Tony was loosing steadily when Thor came out, continuing to pace across the grass.

“Hey, Thor, big guy, how about you and Mjolnir lend a hand,” said Tony, gesturing to the still sizable pile of unspilt firewood.

“I cannot remain here,” said Thor. “The visions the witch showed me, they are . . .”

“Dreams,” said Steve. “Nightmares. They never happened . . . even if you wanted them too.”

Tony paused with an eyebrow up to his hairline in curiosity before turning back to Thor. “Possible. What I saw was . . . possible,” said Tony. “Which in itself isn’t possible. Not even . . . Sabrina the Teenage Witch there can see the future. Then you’re into probabilities. What variables is she working with? How did she process them? Assuming any of it was actually real, you have to consider Heisneburg, and Shrödinger’s cat—”

“A . . . cat?” said Thor.

“Never mind,” said Tony. “They’re real enough.”

“Then I must seek to understand my vision fully, and I cannot do it here.”

“Where will you go?” said Steve.

“Fair well, my friends. I shall see you soon.” Distant thunder cracked. Thor hurled the hammer up and was gone.

“Thor didn’t say where he was going for answers,” said Tony.

“Sometimes my teammates don’t tell me things,” said Steve. “I was kinda hoping Thor would be the exception.”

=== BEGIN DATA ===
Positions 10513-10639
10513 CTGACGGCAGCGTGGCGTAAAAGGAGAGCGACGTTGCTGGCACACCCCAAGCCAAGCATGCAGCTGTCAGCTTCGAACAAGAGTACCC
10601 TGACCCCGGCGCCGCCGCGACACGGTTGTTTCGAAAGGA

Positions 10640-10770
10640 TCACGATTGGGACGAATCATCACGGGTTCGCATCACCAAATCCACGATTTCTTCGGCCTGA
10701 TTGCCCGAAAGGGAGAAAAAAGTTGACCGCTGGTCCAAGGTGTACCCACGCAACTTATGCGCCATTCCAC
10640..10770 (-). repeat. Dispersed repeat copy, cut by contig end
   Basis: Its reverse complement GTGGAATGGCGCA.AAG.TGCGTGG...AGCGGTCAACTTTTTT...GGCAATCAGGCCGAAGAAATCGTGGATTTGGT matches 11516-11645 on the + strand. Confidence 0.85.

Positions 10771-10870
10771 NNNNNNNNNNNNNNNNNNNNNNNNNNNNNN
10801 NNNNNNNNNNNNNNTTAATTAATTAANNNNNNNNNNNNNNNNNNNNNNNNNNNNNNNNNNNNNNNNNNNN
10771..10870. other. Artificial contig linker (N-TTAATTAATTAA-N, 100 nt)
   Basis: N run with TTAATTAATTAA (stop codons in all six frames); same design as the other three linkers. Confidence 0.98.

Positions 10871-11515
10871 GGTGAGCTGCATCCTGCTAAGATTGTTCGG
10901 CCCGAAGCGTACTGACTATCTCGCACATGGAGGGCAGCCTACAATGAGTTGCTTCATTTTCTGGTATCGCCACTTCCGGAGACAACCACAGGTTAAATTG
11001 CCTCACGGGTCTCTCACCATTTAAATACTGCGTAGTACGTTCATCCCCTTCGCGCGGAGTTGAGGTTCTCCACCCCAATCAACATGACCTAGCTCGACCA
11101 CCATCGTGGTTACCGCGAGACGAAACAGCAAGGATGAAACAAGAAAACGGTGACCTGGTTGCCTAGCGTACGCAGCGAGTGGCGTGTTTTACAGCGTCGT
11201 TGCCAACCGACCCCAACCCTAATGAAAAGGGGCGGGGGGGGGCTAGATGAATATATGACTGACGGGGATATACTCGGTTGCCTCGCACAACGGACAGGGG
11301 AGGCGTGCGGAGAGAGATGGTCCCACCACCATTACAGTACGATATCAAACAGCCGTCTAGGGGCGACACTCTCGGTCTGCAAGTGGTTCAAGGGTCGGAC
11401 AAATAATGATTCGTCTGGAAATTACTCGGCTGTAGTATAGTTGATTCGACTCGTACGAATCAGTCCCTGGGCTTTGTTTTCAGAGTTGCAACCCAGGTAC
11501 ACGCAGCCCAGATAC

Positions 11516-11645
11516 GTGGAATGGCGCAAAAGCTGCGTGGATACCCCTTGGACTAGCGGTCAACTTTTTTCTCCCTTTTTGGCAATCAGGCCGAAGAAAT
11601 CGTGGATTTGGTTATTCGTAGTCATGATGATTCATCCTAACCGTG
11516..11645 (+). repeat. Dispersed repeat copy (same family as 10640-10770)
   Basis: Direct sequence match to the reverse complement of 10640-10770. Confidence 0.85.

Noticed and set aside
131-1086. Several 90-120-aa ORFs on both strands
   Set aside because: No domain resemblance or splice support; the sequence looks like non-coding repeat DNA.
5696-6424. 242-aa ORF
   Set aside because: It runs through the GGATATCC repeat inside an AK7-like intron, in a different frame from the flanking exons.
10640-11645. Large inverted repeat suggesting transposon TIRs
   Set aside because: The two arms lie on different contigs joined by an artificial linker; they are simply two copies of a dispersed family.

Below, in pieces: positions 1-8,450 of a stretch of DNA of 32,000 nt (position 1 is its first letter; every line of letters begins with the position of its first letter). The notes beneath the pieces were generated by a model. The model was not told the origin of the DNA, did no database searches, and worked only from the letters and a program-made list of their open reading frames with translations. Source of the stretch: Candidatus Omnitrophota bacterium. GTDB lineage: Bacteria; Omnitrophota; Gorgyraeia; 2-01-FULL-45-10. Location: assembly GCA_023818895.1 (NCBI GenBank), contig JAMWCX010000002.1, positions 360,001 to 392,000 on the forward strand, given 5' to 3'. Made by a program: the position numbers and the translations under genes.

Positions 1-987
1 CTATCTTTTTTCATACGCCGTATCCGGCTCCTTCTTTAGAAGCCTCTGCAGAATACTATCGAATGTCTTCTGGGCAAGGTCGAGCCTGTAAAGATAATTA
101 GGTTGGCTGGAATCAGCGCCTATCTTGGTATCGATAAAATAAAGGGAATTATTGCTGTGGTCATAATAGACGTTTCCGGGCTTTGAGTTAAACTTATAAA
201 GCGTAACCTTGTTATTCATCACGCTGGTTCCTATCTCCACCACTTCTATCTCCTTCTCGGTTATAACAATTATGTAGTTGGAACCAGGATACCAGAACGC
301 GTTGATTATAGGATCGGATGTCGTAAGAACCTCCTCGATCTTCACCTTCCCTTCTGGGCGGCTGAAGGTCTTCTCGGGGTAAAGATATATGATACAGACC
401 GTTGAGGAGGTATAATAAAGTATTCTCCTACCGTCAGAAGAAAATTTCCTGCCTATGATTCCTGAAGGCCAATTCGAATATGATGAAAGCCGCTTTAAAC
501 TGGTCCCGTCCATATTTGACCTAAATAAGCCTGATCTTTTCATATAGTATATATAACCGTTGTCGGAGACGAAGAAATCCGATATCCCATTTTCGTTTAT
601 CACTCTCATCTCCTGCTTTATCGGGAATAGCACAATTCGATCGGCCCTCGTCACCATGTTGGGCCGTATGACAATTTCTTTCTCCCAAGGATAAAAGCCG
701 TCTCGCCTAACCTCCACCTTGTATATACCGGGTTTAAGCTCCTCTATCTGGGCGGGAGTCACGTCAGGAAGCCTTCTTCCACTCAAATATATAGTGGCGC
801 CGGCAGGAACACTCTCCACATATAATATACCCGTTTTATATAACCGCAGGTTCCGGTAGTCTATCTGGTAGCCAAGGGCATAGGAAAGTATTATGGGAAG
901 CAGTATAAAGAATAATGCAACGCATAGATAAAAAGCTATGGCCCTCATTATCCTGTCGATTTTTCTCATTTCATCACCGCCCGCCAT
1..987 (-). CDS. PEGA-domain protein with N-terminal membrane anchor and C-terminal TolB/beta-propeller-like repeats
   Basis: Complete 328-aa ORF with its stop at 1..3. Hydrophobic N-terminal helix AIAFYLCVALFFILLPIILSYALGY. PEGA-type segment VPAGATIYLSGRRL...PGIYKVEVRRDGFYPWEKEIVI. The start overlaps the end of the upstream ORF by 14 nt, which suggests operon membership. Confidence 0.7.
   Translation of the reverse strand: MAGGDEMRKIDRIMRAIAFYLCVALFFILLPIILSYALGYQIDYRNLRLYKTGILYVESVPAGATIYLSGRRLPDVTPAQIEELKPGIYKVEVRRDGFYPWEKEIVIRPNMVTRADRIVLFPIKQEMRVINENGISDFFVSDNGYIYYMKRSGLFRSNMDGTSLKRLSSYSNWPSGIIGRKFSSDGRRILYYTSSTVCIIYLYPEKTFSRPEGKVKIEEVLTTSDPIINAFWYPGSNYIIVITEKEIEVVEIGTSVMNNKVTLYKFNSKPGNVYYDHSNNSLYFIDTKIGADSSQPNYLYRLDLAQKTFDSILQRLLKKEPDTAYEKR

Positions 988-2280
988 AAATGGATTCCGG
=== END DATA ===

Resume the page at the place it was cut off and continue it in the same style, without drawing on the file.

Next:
“Yeah. Give him time. We don’t know what the Maximoff kid showed him.”

“I don’t know what she showed you. I just know it made you do something stupid. “Earth’s Mightiest Heroes” — pulled us apart like cotton candy.”

“You walked away alright.”

“Is that a problem?”

“I don’t trust a guy without a dark side. Call me old fashioned.”

“Well let’s just say you haven’t seen it yet.”

“You know Ultron’s trying to tear us apart, right?”

“Well I guess you’d know. Whether you’d tell us or not is a bit of a question.”

“Banner and I were doing research.”

“That could affect the team.”

“That could end the team! Isn’t that the mission, isn’t that why we fight? So we can end the fight? So we get to go home?

Tony took a step back as Steve split a log with his bare hands and and discarded the halves onto the pile.

“Every time someone tries to win a war before it starts, innocent people die,” said Steve. “Every time.”

They sneered at each other for a tense moment until the screen door creaked again and Clint tumbled out onto the veranda with smudges of soot on his face.